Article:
If Adam and the gang would have played through the 21st song, "Strip," and then ended the night with "Stand and Deliver", the last song of their regular set, I'd have left the arena feeling I'd seen a solid show. It would have cut a half hour off of the running time. Hell, they could have even thrown the Glam Skanks an extra song or two. As it was, I left the venue drained and tired, feeling like I'd just been through an ordeal. Denise pointed out that if it had been The Who, I'd have much preferred 28 songs to 22. "But," I countered, "Adam Ant isn't The Who".
Don't get me wrong, I still enjoyed the show more than not. And I enjoyed how much Denise was enjoying it. But from my point of view, this was a case where less would have definitely been more.
Denise also pointed out that overall, the crowd was a little more standoffish than the crowd had been the night before. The people right in front of the stage were up and dancing, and there small pockets of dancers throughout the theater (including the group surrounding us). But on Friday night, it seemed as if most of the building was up and dancing, whereas for this show, the enthusiasm was a little more restrained. Tim and Mandy also reported that they felt that Adam's show at the Beacon a few nights earlier had been a better show. So maybe Adam is just wearing himself a but thin.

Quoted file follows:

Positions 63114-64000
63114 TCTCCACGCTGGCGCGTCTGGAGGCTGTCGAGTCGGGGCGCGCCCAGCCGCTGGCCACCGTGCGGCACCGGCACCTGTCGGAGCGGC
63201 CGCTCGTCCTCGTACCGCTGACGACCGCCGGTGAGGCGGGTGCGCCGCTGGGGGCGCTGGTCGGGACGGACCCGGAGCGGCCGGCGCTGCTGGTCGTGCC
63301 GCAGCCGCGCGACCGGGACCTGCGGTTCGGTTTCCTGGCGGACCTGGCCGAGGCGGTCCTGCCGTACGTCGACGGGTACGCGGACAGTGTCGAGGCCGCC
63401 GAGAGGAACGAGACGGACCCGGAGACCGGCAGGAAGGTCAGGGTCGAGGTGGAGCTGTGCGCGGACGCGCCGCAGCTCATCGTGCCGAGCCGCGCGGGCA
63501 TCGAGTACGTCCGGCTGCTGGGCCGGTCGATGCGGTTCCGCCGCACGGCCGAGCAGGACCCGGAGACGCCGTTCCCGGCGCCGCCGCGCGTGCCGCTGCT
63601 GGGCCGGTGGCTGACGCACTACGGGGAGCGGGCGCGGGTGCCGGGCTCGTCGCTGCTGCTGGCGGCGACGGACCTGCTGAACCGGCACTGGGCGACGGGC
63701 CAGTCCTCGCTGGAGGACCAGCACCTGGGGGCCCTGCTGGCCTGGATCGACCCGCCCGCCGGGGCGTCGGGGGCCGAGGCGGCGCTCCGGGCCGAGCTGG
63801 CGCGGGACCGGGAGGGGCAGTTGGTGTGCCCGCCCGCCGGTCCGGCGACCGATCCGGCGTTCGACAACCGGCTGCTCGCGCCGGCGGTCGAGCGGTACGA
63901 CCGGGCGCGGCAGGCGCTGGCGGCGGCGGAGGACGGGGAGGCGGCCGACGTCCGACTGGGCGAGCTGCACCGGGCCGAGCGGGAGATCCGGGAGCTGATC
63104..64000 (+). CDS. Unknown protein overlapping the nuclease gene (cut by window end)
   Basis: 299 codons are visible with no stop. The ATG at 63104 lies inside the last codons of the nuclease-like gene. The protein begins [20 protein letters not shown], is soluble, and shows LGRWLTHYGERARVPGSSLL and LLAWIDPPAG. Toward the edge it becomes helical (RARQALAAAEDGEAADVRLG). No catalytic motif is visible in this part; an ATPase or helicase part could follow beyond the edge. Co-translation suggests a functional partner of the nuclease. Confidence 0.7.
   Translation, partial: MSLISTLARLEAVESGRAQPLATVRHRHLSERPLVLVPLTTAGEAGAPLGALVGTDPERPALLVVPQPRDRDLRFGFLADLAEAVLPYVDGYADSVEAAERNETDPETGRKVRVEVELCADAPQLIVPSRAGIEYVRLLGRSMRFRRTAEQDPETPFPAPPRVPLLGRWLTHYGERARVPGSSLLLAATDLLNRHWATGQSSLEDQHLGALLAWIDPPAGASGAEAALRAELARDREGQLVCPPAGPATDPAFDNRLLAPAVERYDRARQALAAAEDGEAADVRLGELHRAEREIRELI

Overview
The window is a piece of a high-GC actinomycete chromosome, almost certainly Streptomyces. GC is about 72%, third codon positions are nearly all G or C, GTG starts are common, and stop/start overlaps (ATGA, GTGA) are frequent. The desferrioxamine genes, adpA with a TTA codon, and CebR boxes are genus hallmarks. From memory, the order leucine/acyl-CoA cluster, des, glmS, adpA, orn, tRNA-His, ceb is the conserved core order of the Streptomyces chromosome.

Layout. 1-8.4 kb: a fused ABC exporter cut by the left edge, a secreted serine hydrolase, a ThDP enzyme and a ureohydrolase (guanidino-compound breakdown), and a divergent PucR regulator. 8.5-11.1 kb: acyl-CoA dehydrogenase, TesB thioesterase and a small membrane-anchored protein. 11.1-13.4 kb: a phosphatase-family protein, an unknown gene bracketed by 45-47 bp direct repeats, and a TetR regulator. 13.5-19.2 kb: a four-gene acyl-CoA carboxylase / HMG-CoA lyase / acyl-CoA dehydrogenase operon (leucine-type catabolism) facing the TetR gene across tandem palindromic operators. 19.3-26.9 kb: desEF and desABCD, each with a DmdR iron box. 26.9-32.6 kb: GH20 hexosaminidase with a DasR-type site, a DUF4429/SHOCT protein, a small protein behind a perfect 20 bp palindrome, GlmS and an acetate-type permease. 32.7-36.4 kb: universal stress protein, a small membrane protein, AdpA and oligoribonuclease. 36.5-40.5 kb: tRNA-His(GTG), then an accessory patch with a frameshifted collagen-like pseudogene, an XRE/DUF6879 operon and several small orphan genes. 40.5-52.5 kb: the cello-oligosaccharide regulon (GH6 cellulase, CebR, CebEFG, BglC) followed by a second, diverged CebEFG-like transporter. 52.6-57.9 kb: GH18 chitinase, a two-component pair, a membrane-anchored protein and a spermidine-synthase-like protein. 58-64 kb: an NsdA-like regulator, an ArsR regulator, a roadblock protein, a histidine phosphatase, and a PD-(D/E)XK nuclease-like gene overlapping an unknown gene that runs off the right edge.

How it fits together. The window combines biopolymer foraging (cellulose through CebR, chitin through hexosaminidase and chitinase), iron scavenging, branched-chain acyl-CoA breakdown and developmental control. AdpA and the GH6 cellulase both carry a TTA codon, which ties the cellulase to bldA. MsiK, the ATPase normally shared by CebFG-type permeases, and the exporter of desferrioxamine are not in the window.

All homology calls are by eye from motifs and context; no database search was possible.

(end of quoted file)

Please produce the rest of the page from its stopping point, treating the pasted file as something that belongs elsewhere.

Adam Ant's setlist for the Foxwoods show can be found at www.geezAdamgiveitarestwillya?.com.
After the show, we made our way to the Hard Rock Cafe for dinner. Tim and Mandy had had enough, and had gone back to their room. As Denise and I ate, several members of the band made their way to the bar there, and presumably ordered food to be delivered to their rooms. Denise thought about asking them for a picture together, but she didn't want to disturb them. I'd have told them "Nice show," if I'd have passed them on the way to the Men's room, but they weren't there long enough.
Anyway, we gambled for a short time at the Smoke Free Casino. That, however, has been cut down to about a fifth of its former size, which I took to be kind of an F.U. message from Foxwoods to the non-smoking crowd. The next day, we found a tiny Denny's in New London at which to eat breakfast, then took the Orient Point Ferry back to Long Island. It had been a long weekend. The concerts had been good, but oh man, that hot tub! That was the best.
So that was the story of how I got kidnapped.